A stunning snapshot of a total solar eclipse

Dave Mosher is a science reporter who’s written for Scientific American, Popular Mechanics, National Geographic News and discovery.com. Throughout his career he’s watched humans and robots launch into space toward a cutting edge nuclear reactor and flown over the North Pole to catch a total solar eclipse. He joins Hari Sreenivasan to share what it’s like to experience that up close and personal.


Dave Mosher is a science reporter who has written for National Geographic News, and Discovery.com.

Throughout his career, he's watched humans and robots launch into space, toured a cutting-edge nuclear reactor, and flown over the North Pole to catch a total solar eclipse.

He joins me now to share what it's like to experience that up close and personal.

So first of all, why fly over the North Pole to see an eclipse?

So actually flying over the North Pole isn't part of the goal, but it's on the way, you know, so you might as well just finish the journey and go over and say, 'Hey, we did it.'

The reason you would do that is because a total solar eclipse is a moving shadow.

And so if you can fly with the shadow of the moon, you know, being blocked out -- the moon blocking out the sun, then you can extend the length of totality, as they call it.

So these crazy eclipse-chasers will book these charter flights.

They do it every eclipse, and they spend tens of thousands of dollars, sometimes, you know, between travel and booking the charter flight and meals and entertainment and all that just to fly under the totality of the eclipse.

So this is something -- This is a thing.

This is a particular kind of tour that people -- So this flight has to go in the path of where the shadow's going.

It's not necessarily a, you know, New York-to-Tokyo type of flight.

Right, so these are really wild, you know, trajectories you get on because it's all determined by the orbits of Earth and the moon and the sun.

Like, it's all sort of celestially predetermined when these things are going to happen.

So they book these crazy, like, pathways, and the one I happened to be on in 2008 was going, you know, straight for the North Pole from, like, Dusseldorf, Germany.

So we flew over, like, Svalbard and some other places on a very strange flight path.

But in that flight path, we got to hang out in the shadow of the moon for much longer then you would be able to from the ground.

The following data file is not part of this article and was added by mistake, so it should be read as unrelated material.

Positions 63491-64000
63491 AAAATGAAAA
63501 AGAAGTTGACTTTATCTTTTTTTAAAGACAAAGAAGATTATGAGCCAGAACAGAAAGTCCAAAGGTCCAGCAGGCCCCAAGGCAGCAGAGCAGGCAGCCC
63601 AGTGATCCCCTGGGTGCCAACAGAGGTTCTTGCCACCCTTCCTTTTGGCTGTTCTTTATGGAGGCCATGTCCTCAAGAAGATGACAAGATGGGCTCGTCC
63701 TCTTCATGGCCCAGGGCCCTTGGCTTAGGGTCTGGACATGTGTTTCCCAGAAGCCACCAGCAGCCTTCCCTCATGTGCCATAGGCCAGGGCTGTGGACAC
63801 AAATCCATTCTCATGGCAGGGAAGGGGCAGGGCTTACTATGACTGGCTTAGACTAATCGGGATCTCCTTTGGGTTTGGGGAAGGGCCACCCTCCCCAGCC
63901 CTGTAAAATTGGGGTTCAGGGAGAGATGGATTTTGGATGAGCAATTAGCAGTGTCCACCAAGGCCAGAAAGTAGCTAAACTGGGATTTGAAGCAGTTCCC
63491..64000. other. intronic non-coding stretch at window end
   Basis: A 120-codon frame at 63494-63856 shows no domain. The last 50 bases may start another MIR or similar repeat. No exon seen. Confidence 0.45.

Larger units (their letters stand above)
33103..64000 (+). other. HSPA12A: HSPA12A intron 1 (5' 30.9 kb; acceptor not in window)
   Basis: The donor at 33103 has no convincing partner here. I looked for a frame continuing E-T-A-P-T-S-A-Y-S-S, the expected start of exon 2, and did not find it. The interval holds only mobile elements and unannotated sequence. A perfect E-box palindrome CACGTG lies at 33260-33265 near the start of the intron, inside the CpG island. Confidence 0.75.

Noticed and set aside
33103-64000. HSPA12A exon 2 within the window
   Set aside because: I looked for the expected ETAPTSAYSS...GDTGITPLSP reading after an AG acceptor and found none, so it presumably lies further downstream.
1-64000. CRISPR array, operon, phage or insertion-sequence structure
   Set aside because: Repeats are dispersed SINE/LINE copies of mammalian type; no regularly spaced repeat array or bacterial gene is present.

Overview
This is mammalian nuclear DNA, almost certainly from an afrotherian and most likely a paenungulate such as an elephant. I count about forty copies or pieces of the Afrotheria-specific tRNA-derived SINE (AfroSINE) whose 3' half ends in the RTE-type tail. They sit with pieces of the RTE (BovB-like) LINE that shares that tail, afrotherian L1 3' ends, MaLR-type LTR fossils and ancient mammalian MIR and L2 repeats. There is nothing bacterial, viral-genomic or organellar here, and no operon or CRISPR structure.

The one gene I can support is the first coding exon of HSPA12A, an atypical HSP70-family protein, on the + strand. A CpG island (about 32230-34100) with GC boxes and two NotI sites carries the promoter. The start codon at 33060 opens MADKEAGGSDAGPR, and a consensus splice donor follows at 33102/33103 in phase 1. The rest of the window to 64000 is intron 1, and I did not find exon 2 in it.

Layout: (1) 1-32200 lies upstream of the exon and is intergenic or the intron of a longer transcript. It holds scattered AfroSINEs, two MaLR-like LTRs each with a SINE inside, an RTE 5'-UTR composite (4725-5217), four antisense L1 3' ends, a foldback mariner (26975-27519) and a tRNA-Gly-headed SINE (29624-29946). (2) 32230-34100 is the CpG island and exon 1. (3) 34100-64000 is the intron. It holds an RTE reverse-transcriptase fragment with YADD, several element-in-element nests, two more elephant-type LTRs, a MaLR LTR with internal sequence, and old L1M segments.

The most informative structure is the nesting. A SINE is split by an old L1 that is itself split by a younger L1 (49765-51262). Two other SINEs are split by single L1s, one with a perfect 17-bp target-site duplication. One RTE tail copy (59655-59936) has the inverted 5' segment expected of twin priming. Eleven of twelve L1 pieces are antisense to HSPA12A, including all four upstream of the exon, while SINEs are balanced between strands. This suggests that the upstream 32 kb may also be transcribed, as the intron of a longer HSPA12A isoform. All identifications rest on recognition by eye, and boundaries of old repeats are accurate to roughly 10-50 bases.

In fact, very few, if anybody, very few if any people would have seen that eclipse had they not been in an airplane because it was just cutting across the Arctic Ocean.

And this is, you know -- The shadow extends over the entire kind of visible spectrum of wherever you are from that plane, so you're essentially traveling in kind of a weird nondarkness but nonsun.

Yeah, you know, the people that were part of this trip were trying to explain this to me...


...because they've been doing this for decades.

They are hooked.

Like, once you see a total solar eclipse, you need to see another one because you only get a few minutes, and that few minutes is just indescribable.

You're in the -- Everything gets cold.


Everything gets dark.

Like, the birds stop chirping.

Like, weird, like -- Weird things happen.

It just seems very odd, and no wonder throughout history people have seen these as terrible omens...


...or things like that because it's just uncanny to really be here.

The funny part is total solar eclipses happen all the time, you know.

They happen once every year or two.

It just depends where you're at on the Earth and the alignment of the moon happens to be.

So while you're in that plane, everything around you, I mean, is it basically like you're crossing the international timezone?

I mean, is it just sort of that weird twilight at the edge of the horizon?

Do you see where the shadow doesn't exist anymore?

Yeah, so when I was looking out this airplane window, it was almost like an immediate sunset.

That's how I would describe it.

Like, someone just, like, turned off the light.

Like, what just happened?

And you look down, and you can see the sort of, like, fuzzy edge of the shadow because there's totality where it's totally dark where we were at, and then there's, like, this peripheral sort of, like, sunset-like zone because the sun is bending around the moon and diffracting and making these sort of, like, reddish, ruddy colors.


So you're sort of in this, like, circular sunset, and it's very strange.

And you look up at the sun, and you can see the corona, the outer fringes of the sun sort of spewing out from around the moon.

And that's one of the few opportunities we get to ever see the corona because the sun is so bright that it's hard to block it out.

So while they're in the aircraft, are there people who are trying to take photographs of this?

I mean, it's not perfectly steady, but how do they do it?

I mean, because it's so rare to see these coronas.

Yeah, so people design apps just to figure out the exposure settings for your DSLR camera and stuff.

And one of the guys on the flight's like, 'Oh, yeah, here.

You have this camera?

Well, use these settings, and, like, it'll come out just right.'

And it did.

Like, they're very obsessive, and this is, like, what I think the fun part of the eclipse is.

You have to know so much.

You have to learn so much about astronomy and physics and just the mechanics of everything to understand what you have to do in that particular moment and why it is happening the way it's happening.

But, yeah, lining the whole side of the plane were just people, you know, placard with their cameras and their faces.

There were, of course, discount seats on the other side where you couldn't see the eclipse.

All right. Dave Mosher, thanks so much for joining us.

My pleasure.